In fact, imagining what the world might look like without our presence is one of the collection’s odd and enlivening comforts. “We need to accept that the world / is more intelligent than we are,” the title poem tells us. The objects of nostalgia and the detritus of the body have begun, in these poems, their own slow, intelligent rebellion. Here, we begin to read the collection’s deadpan title anew. Rather than a direct allusion to the “smart technology” that gives us apps to regulate our heat pumps and remind us to restock the cat food, the title becomes a metaphor for the wisdom of things, the vast network in which they operate beyond our control or understanding.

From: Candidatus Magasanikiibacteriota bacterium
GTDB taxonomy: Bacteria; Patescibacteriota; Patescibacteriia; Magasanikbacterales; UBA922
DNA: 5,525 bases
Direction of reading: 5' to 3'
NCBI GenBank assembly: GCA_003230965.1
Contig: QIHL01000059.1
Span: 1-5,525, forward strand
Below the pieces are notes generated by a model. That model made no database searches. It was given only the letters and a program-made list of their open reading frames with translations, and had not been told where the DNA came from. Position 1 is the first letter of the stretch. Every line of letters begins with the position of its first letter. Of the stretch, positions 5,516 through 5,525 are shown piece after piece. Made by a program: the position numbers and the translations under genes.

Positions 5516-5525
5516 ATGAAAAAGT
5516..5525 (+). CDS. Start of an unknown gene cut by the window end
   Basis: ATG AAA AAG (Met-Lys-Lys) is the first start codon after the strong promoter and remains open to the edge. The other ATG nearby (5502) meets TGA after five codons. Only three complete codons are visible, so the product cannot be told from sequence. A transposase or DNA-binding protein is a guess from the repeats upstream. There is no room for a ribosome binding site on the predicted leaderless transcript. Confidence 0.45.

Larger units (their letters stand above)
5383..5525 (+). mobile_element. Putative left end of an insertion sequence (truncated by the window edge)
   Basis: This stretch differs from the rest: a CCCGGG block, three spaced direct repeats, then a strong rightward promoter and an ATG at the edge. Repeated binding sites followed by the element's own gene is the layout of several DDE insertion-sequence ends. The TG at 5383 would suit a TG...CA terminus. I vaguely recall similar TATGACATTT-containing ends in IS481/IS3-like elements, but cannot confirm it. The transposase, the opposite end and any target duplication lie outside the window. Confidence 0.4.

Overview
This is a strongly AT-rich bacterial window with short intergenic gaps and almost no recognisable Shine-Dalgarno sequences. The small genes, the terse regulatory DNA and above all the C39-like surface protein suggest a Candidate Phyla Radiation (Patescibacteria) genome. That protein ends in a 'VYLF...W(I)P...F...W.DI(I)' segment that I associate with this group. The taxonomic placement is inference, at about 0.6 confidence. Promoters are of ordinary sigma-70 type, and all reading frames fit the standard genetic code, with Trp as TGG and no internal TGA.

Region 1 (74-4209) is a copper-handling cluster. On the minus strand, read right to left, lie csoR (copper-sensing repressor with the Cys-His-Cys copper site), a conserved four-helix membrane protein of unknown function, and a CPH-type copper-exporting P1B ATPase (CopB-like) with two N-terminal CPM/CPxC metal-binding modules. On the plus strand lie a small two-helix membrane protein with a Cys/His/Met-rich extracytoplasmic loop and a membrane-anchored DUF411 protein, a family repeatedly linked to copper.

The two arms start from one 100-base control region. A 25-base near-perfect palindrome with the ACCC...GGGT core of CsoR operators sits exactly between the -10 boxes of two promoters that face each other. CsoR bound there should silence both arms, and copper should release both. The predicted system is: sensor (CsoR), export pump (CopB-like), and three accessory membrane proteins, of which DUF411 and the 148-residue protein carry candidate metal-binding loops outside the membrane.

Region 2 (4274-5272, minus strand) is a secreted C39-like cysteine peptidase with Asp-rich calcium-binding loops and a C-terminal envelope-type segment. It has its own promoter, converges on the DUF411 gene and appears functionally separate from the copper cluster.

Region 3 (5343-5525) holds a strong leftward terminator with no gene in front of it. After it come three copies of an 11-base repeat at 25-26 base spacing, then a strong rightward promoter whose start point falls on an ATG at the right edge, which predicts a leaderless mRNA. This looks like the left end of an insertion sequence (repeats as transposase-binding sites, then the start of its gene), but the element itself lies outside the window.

That this network finds its objective correlative in the language of computing is an irony alert to Camp’s claim on specific generational experience. This is a speaker, after all, who remembers what the world was like before the internet, who recalls watching classic films on “worn and stretched” VHS. She is a digital non-native who might nevertheless remain grateful for the ministrations and ersatz care of technology: “Welcome to your new sky / my appliances say.” In keeping with this, The Internet of Things describes its carefully delimited domain with a unique mixture of detachment, paranoia, humility and fondness. It is an utterly congenial mode for excellent poetry.
Anna Smaill is the author of the poetry collection The Violinist in Spring (2005) and the prize-winning novel The Chimes (2015).